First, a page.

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New Life at Stuart Farm

2.03.2017

Virginia Bush Suttman, president of the Kent Affordable Housing Board, wants moderate income residents, who are being priced out of the region’s real estate market, to have homes they can afford. Stuart Farm is an example of affordable rental housing that works well in small town Connecticut, with architecture and scale appropriate to the setting. The two-acre property has five apartments, three of which were added at the back of the building to make it resemble a family compound.

“This 1828 farmhouse, only a quarter mile from the center of town, was in foreclosure. Its bones were still good, but it had been neglected. We worked with LISC to purchase it and to hire a consultant who helped us find funding, get zoning approvals, develop architectural plans and manage construction. Having used only one acre, we hope to add five more apartments on the second acre to provide stable, comfortable, high quality homes in a place where they are sorely needed.”

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Success:

John’s daughter lived nearby, and when he had a leg amputated she suggested that he consider moving to Kent. He was concerned because he was confined to a wheelchair, but willing to give it a try.

“This was a drastic change, coming here in a wheelchair. I wanted to be independent and was thinking,“No matter what, I’m going to walk my daughter up the aisle.” This apartment gave me a new lease on life, with flat, open spaces, an accessible bathroom and an entrance ramp. It’s a very therapeutic environment – the air, the people, the location – and the walk into town provides additional physical therapy. I got out of the wheelchair into a walker, and now I use only a walking stick, mostly just for peace of mind.”

Tom and his wife moved from another town in the region that was becoming too crowded and expensive for them. When they arrived, Tom was in need of physical therapy, but now he walks up the mountain with Max, his qualified assistive dog.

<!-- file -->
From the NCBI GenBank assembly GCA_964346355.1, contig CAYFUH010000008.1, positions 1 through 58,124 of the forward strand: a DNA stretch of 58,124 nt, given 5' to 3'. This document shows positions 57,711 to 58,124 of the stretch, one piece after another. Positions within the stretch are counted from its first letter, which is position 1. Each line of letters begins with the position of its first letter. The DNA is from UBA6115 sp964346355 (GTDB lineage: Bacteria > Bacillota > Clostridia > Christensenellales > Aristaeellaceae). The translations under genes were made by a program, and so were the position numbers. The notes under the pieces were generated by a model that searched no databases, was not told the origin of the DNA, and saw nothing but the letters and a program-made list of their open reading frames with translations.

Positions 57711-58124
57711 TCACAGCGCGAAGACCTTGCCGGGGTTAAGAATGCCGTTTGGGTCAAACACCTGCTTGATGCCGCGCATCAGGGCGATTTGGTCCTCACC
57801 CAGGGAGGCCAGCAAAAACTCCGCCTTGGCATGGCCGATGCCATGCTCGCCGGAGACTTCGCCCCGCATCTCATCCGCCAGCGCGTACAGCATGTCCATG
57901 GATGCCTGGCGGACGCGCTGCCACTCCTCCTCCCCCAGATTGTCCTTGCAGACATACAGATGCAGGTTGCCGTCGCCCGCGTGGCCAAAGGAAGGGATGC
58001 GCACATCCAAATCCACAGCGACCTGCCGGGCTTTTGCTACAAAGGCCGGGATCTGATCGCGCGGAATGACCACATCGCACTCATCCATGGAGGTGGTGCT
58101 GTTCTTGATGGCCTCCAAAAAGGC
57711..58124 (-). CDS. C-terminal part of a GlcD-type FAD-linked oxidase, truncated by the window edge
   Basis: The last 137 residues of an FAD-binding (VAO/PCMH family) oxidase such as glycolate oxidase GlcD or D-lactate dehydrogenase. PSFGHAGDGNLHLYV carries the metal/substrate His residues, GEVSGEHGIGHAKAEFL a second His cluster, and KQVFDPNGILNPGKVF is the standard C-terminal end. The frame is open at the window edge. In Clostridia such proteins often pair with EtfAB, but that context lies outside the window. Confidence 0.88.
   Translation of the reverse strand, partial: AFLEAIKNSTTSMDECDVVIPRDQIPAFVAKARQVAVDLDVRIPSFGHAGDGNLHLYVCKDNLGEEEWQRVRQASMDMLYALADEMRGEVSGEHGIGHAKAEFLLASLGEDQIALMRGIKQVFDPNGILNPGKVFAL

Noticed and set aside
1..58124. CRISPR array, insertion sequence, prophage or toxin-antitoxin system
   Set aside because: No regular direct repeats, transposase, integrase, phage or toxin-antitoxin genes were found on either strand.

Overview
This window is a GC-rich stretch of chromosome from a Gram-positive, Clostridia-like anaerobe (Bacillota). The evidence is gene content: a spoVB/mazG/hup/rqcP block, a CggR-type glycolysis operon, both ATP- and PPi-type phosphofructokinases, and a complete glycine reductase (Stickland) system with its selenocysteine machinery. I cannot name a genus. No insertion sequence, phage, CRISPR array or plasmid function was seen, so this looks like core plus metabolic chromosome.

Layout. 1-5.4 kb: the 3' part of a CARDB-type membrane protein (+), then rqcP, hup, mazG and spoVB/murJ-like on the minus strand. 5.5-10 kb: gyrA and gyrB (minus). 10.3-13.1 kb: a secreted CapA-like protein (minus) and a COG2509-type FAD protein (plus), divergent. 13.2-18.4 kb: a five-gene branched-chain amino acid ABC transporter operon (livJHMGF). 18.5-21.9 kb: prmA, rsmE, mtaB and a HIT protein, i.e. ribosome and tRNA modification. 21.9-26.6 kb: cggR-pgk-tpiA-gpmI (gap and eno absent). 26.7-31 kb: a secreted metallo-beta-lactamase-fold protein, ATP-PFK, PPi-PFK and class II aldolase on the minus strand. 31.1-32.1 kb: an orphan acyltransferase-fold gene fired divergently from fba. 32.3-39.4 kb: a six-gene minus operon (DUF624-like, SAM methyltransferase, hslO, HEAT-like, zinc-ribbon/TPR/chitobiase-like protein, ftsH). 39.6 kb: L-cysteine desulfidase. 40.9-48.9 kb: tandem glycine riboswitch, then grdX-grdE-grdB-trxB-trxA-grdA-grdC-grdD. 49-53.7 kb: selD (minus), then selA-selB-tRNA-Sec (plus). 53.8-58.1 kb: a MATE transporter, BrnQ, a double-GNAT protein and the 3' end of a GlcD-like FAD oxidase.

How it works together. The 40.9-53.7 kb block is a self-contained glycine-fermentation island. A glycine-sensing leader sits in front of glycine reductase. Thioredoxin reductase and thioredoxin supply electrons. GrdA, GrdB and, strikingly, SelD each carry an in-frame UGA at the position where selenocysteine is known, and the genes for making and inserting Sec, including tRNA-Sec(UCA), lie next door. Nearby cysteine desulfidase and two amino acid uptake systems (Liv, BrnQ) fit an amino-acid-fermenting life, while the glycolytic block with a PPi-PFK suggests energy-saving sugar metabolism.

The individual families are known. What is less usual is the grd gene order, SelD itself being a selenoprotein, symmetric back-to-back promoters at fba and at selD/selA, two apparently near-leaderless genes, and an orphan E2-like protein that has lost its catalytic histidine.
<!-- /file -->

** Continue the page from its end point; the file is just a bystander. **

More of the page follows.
“I’d been having trouble walking, but a month after moving in I was hiking up the mountain. We love the whole area – the people are friendly and we can walk into downtown. Sitting on this porch is great, just breathing the air up here. The bathroom is accessible, with grab bars for security, and we even have an extra bedroom for my model train layout.”

Overview:

When and where: Located just outside of Kent’s scenic commercial center, Stuart Farm still resembles the colonial farmhouse that it originally was. Set back from the road, it offers a welcoming wraparound porch, ample offstreet parking, extensive landscaping and a community atmosphere.

What: Stuart Farm has five apartments – two with one bedroom, two with two bedrooms, and one completely handicapped accessible. All are affordably priced below market rates for residents with limited or moderate incomes.

Why and how: LISC provided Kent Affordable Housing with a capacity building grant and a $175,000 acquisition loan for Stuart Farm. Through Housing Connections, LISC also provided technical assistance from inception to completion.

Who: Funders and investors for this development were the Connecticut Department of Economic and Community Development, Federal Home Loan Bank of Boston, Union Savings Bank and private sources. We sincerely thank them all for their support of this important effort.

Thanks to the funders who support LISC’s work in Connecticut:

Bank of America
Connecticut Department of Economic and Community Development
Connecticut Housing Finance Authority (CHFA)
CHFA/IOREBTA
Citi Foundation
Citizens Bank
Fairfield County’s Community Foundation
Farmington Bank
First Niagara Bank
HSBC Bank
Liberty Bank
M&T Bank
Near & Far Aid Association
Ostuw/Leather Family Fund at FCCF
People’s United Community Foundation
Signature Bank
Suhler Family Fund at FCCF
TD Charitable Foundation
The United Illuminating Company
United Way of Western Connecticut
U.S. Department of Housing & Urban Development (HUD)
Webster Bank
Wells Fargo